A library is such a potent symbol of a town’s values: each one closed down might as well be six thousand stickers plastered over every available surface, reading “WE CHOSE TO BECOME MORE STUPID AND DULL.”

The danger:

While I have read a million words on the necessity for the cuts, I have not seen a single letter on what the exit plan is: what happens in four years’ time, when the cuts will have succeeded, and the economy gets back to “normal” again. Do we then — prosperous once more — go round and re-open all these centers, clinics and libraries, which have sat, dark and unused, for nearly half a decade? […] Unless the government has developed an exit strategy for the cuts, and insisted councils not sell closed properties, by the time we get back to “normal” again, our Victorian and post-war and 1960s red-brick boxy libraries will be coffee shops and pubs. No new libraries will be built to replace them. These libraries will be lost forever.

And, in their place, we will have thousands more public spaces where you are simply the money in your pocket, rather than the hunger in your heart. Kids — poor kids — will never know the fabulous, benign quirk of self-esteem of walking into “their” library and thinking, “I have read 60 percent of the books in here. I am awesome.” Libraries that stayed open during the Blitz will be closed by budgets.

Read the rest here.

(h/t Tor.com; image via Cerebration)

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The stakes, cont’d

Another must-read from Bob Cesca:

This is the marquee election for the anti-choice movement. Anyone who can count and anyone who can look up the status of the Supreme Court justices knows full well that the next president will decide the fate of abortion rights and an entire array of issues.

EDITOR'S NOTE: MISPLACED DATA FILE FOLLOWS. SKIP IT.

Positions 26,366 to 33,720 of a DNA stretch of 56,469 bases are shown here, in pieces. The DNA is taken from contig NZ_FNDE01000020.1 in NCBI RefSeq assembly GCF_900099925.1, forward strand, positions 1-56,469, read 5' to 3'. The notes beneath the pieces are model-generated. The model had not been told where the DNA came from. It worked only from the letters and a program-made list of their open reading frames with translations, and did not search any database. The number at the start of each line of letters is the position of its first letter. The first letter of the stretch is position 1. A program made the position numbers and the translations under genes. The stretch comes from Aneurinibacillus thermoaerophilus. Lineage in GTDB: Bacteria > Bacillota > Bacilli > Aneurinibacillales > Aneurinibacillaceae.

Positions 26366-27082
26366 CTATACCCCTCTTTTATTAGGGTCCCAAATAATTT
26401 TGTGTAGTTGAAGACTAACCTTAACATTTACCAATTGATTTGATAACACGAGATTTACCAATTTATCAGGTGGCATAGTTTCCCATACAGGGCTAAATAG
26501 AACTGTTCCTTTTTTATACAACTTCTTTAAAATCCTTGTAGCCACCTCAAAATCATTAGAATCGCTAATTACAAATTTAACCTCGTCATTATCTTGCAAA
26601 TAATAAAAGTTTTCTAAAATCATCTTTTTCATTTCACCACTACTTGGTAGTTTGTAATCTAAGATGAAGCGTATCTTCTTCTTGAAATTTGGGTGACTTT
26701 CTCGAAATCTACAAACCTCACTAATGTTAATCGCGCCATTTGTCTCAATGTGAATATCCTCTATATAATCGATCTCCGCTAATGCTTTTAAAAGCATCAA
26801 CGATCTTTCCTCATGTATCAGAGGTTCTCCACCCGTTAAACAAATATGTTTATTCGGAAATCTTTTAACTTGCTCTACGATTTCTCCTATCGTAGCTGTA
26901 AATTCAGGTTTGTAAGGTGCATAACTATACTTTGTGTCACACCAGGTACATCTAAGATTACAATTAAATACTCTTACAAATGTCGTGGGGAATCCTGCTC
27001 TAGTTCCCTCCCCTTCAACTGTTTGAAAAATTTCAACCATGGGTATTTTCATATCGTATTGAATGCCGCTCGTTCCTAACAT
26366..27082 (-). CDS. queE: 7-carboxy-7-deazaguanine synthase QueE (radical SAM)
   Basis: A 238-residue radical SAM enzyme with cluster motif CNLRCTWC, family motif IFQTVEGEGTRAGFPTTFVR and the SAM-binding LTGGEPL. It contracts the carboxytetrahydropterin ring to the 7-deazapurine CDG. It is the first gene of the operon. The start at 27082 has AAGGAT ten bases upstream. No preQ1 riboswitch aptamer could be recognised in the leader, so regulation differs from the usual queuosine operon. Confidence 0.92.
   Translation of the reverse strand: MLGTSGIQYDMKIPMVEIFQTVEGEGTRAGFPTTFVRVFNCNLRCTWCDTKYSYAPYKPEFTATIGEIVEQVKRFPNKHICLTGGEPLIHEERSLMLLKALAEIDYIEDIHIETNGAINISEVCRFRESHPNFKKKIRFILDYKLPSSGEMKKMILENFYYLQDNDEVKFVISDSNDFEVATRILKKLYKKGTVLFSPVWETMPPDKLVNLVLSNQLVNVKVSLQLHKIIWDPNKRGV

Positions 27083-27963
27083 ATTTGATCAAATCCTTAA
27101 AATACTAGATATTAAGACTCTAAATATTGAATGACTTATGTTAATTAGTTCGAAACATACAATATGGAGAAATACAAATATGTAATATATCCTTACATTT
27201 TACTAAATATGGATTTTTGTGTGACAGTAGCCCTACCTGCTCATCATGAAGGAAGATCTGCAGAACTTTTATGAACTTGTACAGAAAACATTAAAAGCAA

Justice Scalia is 76 years old, Justice Breyer is 74 and Justice Ginsburg, well, she’s a 79-year-old cancer survivor. It’s almost a foregone conclusion that the next president will appoint a justice to replace at least Ginsburg, if not both Ginsburg and Scalia. Reasonably speaking, Ginsburg is almost certain. If she retires or passes, and Mitt Romney appoints her successor, the ideological balance of the Bench will shift to five conservatives, one swing vote (Kennedy) and three liberals — more than enough to decide conservatively on a variety of critical issues. Even if Kennedy were to magically swing left on every decision, it still wouldn’t matter. Conservatives would win the day for an entire generation.

However, if President Obama is re-elected and he appoints Ginsburg’s successor, the balance remains the same as it is now: four conservatives, one swing vote and four liberals (presumably, Obama would appoint a justice with a liberal record). Better yet, if the president is re-elected and replaces both Ginsburg and Scalia, the Bench would be tipped to five liberals, one swing and three conservatives — for a generation.

So this isn’t just about replacing a justice or two. This is about replacing a justice or two and defining the ideological composition of the Court for the next 10-20 years.

[…] I sometimes wonder if everyone else, including many of us who follow these issues closely, is aware of the potential human cost amid the ongoing horserace drama of the political campaign. These are our daughters, mothers, wives, sweethearts, partners and business associates, and I worry that too many voters are unaware that more than half of all Americans are being slowly and deliberately suffocated of their rights and physically targeted by their leadership simply because they have two X chromosomes. This election is the hinge upon which those rights hang in the balance. It might be the most important election of our lives so far, and not because of some relatively disassociated issue thousands of miles away, but because it will determine whether women — American women — will retain purview over their own bodies.

Cesca makes many more salient points and the whole piece is worth reading here.

(Photo via Associated Press)